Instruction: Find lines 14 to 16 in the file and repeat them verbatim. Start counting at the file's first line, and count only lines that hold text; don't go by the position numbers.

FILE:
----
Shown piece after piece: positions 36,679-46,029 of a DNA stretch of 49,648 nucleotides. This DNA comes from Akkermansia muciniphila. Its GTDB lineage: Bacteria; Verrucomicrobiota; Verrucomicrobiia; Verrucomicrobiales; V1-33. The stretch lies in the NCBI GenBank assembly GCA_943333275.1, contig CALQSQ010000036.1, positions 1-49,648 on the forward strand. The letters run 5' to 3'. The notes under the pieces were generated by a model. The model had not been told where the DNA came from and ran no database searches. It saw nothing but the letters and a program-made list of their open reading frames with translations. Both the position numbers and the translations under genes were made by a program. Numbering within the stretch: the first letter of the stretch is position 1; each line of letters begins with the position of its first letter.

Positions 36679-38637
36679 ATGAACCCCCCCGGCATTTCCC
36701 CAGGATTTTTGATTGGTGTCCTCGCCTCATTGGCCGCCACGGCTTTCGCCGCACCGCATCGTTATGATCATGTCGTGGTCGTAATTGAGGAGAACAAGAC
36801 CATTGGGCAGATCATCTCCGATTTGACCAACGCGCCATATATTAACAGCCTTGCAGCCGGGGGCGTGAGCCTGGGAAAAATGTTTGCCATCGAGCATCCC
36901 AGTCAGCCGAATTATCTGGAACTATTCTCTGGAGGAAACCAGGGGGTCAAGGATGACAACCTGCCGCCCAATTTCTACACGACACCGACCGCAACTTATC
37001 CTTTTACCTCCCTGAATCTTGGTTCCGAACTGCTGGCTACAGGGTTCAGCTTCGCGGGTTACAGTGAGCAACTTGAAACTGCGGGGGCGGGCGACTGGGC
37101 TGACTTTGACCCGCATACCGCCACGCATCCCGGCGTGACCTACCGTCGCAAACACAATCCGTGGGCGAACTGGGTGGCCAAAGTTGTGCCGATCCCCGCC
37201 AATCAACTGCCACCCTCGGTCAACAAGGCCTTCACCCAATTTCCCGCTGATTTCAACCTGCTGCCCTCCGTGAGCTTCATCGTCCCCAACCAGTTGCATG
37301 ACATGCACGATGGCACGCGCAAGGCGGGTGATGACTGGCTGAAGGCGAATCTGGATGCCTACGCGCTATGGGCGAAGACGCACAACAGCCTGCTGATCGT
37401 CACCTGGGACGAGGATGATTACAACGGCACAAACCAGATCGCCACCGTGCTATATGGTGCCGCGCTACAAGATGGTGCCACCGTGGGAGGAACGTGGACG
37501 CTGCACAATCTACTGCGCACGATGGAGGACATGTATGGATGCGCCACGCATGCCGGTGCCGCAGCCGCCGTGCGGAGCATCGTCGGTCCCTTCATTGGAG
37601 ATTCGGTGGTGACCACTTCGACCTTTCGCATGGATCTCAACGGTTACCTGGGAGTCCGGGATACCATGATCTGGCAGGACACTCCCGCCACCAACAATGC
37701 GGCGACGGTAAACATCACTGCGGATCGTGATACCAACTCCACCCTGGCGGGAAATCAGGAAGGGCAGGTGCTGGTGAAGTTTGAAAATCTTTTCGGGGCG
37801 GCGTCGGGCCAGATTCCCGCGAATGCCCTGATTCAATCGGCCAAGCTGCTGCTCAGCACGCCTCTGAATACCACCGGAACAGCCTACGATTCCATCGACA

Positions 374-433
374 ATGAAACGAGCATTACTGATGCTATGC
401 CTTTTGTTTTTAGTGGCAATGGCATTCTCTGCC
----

37701 GGCGACGGTAAACATCACTGCGGATCGTGATACCAACTCCACCCTGGCGGGAAATCAGGAAGGGCAGGTGCTGGTGAAGTTTGAAAATCTTTTCGGGGCG
37801 GCGTCGGGCCAGATTCCCGCGAATGCCCTGATTCAATCGGCCAAGCTGCTGCTCAGCACGCCTCTGAATACCACCGGAACAGCCTACGATTCCATCGACA

Positions 374-433